Its like they some people say, the bigger the numbers, the more ridiculous and meaningless it becomes.

So, having said that, the answer for me would have to fall into the "magic" element of the story-telling.  I can't really think of where to begin to explain it logically.

Just my thoughts.

Interesting topic though.  If I do manage to think of anything, will post :)

Peace.

/K

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18 Jul 2019 22:53 #64550 by shadar
Replied by shadar on topic Supergirl and her boyfriends

Raa wrote: I have been thinking about this subject for sometime after I seen a picture of Powergirl leading Robin away with a box of candy, while leaving a large group Super being from Spiderman to Superman behind.  Robin also had his quarter staff sticking out.  

The idea I came up with and a story rolling around my head for years, but I'm bad at writing and have not done it.

So here is the general idea.  Robin put micro robots(MR) in the candy.  MR would delect when Robin was touching or close to Powergirl if Robin has activated the signal.  Once detected the MR would open a crack to reveal a super small piece of kryptnite, which would weaken her to the point she could actually feel Robin's and not crush him while rolling over in her sleep.  At this point PG would fall in love with the only man she could touch.

At the end of the story you see a late 20s PG over her love's death bad.  In the last minutes of his life Robin gives her another great life.  The secret of how how they were able to connect.  So she can find love again.

That is my idea on how they could get around the whole Women of Steel issue.


That's a very interesting one, and a nice bit of pseudo-science, premised on her not feeling sick or in pain from small amounts of Green-K. Just weakened, but otherwise feeling good, maybe even extra sexy.

On the other hand, in the last big run of PG stories I read, the Huntress/PG series where they were on a different Earth,  PG was being very promiscuous with ordinary men, even to the point of hiring a guy for her company beause he was hot, but still astoundingly powerful as PG. A 1990's role reversal concept. They unfortnately didn't try to explain how she did that.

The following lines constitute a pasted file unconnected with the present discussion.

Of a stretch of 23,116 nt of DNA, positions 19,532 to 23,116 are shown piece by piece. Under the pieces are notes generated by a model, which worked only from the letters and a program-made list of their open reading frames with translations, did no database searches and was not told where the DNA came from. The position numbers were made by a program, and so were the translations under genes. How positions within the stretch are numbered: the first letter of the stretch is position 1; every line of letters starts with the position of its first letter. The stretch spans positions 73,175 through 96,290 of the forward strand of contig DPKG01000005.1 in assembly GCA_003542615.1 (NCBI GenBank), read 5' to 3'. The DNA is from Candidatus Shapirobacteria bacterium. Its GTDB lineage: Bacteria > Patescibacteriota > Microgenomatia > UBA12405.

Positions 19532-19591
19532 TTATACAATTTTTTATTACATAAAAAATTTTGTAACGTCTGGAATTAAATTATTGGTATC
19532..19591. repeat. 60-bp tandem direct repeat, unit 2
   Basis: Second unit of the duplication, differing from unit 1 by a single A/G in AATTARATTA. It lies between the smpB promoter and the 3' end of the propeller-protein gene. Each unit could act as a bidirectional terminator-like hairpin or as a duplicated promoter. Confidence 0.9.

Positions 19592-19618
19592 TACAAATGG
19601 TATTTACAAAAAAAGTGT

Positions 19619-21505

There's also the opposite: X-Kryptonite, which gives other people Kryptonian powers. But that's still in the magical arena, unfortunately, and it doesn't account for Linda/Kara's boyfriends not knowing she was super. But very cool. Who woudn't want to become Superman when you were around Supergirl? Just make sure you are out in the desert or somewhere remote.

Shadar

 

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18 Jul 2019 23:04 #64551 by Raa
Replied by Raa on topic Supergirl and her boyfriends
Found the picture.

As for the weakness, maybe there is some pain.  A feeling she learns to love.  Didn't know PG was into S&M did you.  LOL.

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18 Jul 2019 23:23 - 18 Jul 2019 23:25 #64552 by shadar
Replied by shadar on topic Supergirl and her boyfriends
This is an image from the time period when her powers were glitching... she be running along at superspeed and suddenly be unable to stop. Or she'd leap off a tall building to catch something, and not be able to fly. 

Loved her costume in what I call the "Pixie era"...





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19 Jul 2019 14:47 - 19 Jul 2019 14:50 #64553 by five_red
Replied by five_red on topic Supergirl and her boyfriends
Firstly, when Kara refers to being "the mightiest girl on Earth, and the loneliest" (Superman Family #168, Dec 1974) she doesn't literally mean that she has no friends. The story in that issue is about how Kara overcomes feeling like a freak. In the mid 70s Kara has two problems. First, she no longer sees her powers as something amazing, but as something that makes her different to other people. Second, she wants to lead a normal life, with kids and a husband -- as she says in Superman Vol. 1 #282 (Dec 1974), "This life of a super-heroine takes up too much of my time… Sets me apart from everyone else! I want an ordinary life – with a husband and children some day… Free to do what I choose!”

Kal-El grew up with super powers, but Kara only acquired them when she was 15; it becomes clear that once the novelty of powers had worn off, she started to miss the life she once had without the different-ness of super powers. It could be said that for Kal-El, perhaps Superman is the real person and Clark Kent is the disguise, but for Kara, Linda was always the real person and Supergirl was always the disguise. So, for Kara, her loneliness isn't lack of friends but her feelings of always being a freak and never being able to lead a normal life.

Throughout the 60s and 70s Linda had several romantic relationships, and it is important to note that it is always Linda, not Supergirl, who has them. As well as long-term boyfriend Dick Malverne, Linda had various short-time relationships with men during her San Francisco era, notably while she was at Vandyre University (throughout Supergirl Vol.1) when her stories became heavily romance-orientated under editor Robert Kanigher. During her run in Superman Family, when Paul Kupperberg took over as writer, the romance element was reduced -- Linda had male friends, but she rarely dated any of them. This changed when Supergirl Vol. 2 came out.